CTUIR Commemorates MMIWP Week for Those Missing or Murdered

on 5/6/2024 1:30:00 PM

MISSION – The Confederated Tribes of the Umatilla Indian Reservation’s (CTUIR) Family Violence Services and Yellowhawk Tribal Health Center held events on May 6 as part of Missing and Murdered Indigenous Women People (MMIWP) Week.

Outside the Nixyáawii Governance Center at 10 a.m., the Nixyáawii Drum Group performed several songs and Umatilla Master Speaker Fred Hill offered a prayer. Family Violence Services employees set out silhouettes as well as memory dresses and shirts with messages or names of murdered or missing people.

Yellowhawk organizers hosted a remembrance walk at 11:30 followed by a lunch.

Family Violence Services Manager Desiree Coyote said the CTUIR commemorated MMIWP Week because community needs to know that murdered or missing relatives are remembered.

“We want to bring healing to our community for those who are missing, murdered or have been trafficked and are trying to come back to who and what we are as Indigenous (people), and to stand up and continue to state, ‘We are not invisible,’” Coyote said.

She added that far too often Indigenous people have gone missing or murdered and are not properly acknowledged by the system.

“There is a lack of accountability, a lack of transparency with regard to addressing the violence that occurs against our people,” Coyote said. “So in order to take a look at the baseline information around missing/murdered Indigenous (people) even the systems don’t even have the exact number, nor do they know or understand. The unfortunate piece is that tribal communities do know and remember even though our numbers don’t match what the system has and probably never will match what the system has because of the lack of meaningful investigation or meaningful heeding of the community when people are missing or murdered.”

Other MMIWP events included making the memory dresses or shirts on April 29 and May 1 at the Nixyáawii Governance Center and Yellowhawk, respectively. Also, a closing prayer and songs are set for 2 p.m. on May 10 at the Nixyáawii Governance Center.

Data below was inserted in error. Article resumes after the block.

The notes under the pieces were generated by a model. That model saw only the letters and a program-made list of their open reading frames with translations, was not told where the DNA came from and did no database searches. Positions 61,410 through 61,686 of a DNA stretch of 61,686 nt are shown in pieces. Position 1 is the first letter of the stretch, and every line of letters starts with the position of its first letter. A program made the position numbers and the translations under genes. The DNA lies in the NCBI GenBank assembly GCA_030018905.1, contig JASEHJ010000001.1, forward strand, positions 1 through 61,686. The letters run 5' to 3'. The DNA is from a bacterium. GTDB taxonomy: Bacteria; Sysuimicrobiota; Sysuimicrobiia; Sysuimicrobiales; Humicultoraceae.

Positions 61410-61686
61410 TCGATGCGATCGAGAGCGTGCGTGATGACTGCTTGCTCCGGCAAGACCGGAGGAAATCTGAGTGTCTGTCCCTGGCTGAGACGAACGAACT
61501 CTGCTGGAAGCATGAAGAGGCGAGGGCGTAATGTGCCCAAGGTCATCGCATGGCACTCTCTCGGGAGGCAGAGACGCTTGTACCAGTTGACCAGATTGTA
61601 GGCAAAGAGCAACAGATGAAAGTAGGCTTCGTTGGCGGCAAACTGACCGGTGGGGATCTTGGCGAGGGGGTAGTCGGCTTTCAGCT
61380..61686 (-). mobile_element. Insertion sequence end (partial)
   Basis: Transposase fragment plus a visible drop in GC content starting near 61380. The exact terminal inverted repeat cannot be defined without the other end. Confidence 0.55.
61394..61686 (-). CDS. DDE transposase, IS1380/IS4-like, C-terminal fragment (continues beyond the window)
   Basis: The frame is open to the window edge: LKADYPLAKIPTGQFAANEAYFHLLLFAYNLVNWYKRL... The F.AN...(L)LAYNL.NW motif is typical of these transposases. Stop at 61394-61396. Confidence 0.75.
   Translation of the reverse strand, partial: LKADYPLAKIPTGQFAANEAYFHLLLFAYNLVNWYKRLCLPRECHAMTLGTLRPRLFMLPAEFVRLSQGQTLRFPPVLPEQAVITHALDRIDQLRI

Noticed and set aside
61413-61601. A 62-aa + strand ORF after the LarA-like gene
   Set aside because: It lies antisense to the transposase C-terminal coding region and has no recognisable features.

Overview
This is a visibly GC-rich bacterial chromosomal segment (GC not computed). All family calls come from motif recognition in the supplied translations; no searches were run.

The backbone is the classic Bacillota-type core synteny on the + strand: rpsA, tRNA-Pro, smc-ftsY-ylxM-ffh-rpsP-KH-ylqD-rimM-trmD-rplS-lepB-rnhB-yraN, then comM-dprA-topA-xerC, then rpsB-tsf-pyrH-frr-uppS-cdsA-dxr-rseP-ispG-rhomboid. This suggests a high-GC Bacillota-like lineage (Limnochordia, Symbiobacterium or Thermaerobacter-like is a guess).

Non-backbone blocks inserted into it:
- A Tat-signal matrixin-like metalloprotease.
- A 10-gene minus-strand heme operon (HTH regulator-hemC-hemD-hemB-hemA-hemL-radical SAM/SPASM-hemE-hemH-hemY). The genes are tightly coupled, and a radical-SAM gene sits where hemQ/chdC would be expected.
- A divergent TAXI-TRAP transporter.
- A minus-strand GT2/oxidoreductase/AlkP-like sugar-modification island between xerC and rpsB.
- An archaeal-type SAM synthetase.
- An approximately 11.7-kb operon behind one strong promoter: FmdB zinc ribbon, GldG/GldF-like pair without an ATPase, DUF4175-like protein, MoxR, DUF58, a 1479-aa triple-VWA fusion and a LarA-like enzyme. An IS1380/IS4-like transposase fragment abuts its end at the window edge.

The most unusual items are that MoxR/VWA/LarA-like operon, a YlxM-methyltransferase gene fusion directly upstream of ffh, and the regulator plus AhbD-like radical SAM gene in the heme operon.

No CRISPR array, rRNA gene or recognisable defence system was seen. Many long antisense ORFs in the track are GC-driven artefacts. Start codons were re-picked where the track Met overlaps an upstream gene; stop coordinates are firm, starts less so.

Although the CTUIR held its events May 6-10, the National Partners Work Group on Missing and Murdered Indigenous Women and Relatives (MMIWR) and the MMIW Family Advisors organized a National Week of Action from April 29 to May 5 to call the nation and the world to action in honor of MMIWR.

Oregon Gov. Tina Kotek officially proclaimed May 5 as MMIP Awareness Day in Oregon to honor and remember the Indigenous people affected by violence and to affirm collective responsibility to promote justice and awareness. It serves as a reminder of the disproportionate violence that American Indian and Alaska Native people, including women, girls, two-spirit relatives and other Indigenous people face.

The Confederated Tribes of the Umatilla Indian Reservation is comprised of the Cayuse, Umatilla and Walla Walla Tribes, and formed under the Treaty of 1855 at the Walla Walla Valley, 12 Stat. 945. In 1949, the Tribes adopted a constitutional form of government to protect, preserve and enhance the reserved treaty rights guaranteed under federal law.